Thus, there is truth to discover; thus, being speaks its own language, to which we listen; thus, there is, founded in the infinite being, a world of potentialities and relations, from which we ourselves endeavour to form an image and always only acquire an imperfect image.

The potentiality reveals itself in reality. Reality is the first object of our knowledge. But not all reality – although it may ultimately be the object of knowledge, of something knowable - is with regard to our cognitive faculty an object adjusted to that. Our intellectual knowledge develops out of the sensory and is to be thought of as a deepening of this, in the sense that we have the capacity to discover in what is known to the senses, an element of what is intellectually knowable, a form of being. It is that wondrous capacity of abstraction that enables us to delve more deeply into what we can observe with our senses, and herein see a richly differentiated order of being shining back on us.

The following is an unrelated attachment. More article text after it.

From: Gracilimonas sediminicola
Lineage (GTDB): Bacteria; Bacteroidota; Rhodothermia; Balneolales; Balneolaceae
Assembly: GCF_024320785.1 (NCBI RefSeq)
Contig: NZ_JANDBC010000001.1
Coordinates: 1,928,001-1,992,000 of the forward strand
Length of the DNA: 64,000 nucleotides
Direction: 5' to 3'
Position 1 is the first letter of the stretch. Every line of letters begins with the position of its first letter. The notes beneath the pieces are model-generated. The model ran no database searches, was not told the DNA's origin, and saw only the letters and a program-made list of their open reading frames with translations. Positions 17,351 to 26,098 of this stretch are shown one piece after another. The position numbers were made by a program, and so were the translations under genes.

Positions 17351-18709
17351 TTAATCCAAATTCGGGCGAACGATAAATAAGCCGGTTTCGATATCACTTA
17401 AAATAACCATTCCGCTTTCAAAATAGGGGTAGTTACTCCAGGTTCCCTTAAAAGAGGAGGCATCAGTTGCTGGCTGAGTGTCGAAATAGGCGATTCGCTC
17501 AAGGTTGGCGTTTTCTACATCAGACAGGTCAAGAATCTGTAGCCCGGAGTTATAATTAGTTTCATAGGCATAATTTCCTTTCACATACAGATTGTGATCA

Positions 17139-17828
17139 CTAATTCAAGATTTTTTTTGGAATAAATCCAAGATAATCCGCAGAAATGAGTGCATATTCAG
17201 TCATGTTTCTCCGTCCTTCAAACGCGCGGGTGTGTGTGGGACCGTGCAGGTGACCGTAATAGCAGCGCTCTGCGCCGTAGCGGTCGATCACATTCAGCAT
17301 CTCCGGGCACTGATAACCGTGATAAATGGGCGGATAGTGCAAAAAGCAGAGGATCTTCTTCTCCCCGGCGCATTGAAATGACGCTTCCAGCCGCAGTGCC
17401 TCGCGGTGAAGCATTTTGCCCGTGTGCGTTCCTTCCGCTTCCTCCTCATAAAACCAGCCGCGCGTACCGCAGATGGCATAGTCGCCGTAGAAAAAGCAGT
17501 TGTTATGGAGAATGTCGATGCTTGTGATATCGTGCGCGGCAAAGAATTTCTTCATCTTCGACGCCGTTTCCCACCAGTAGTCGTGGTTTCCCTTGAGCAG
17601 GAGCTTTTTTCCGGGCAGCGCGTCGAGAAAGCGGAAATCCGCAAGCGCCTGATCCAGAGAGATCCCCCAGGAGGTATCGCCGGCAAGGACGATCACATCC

III

Superficiality of the human being

Necessity for deeper insight

The thirst for knowledge of the truth


But although our eye is able to survey the world around, and the eye of the mind can delve more deeply into this, we go through life all too superficially. Through a lack of focus on [the world around] from our side, a great deal that is to be seen has no chance of imprinting an image of itself in us, and whenever a sensory image arises then all too often we neglect to direct the eye of understanding to it and to assimilate into us the image of the order of being which shines on us in this. We amble unconsciously through a world which presses in on us from all sides and would willingly leave its impressions in us, deep enough to permeate our consciousness.

Fortunately, in our good moments, when we allow the truth to speak to us, we form dispositions and habits that we keep and to which we hold fast. We act in the power of them, although we are only partly conscious of that, in conformity with the truth that we know and this still guides us in our life, but because of our superficiality there arises all too often such an erroneous and incomplete image that the lack of insight causes us to lose our way, at least to wander around. This also becomes embedded and habitual and is not incorrectly referred to as a second nature.

Thus, we are tossed to and fro, and we see that the way through life is not only unclear and indistinct to us, but that our entire view of the world is obscured and deformed by many gaps and blind spots.


IV

God as the deepest ground of all being

Culmination of our capacity to know in the contemplation of God

The concept of God, the copestone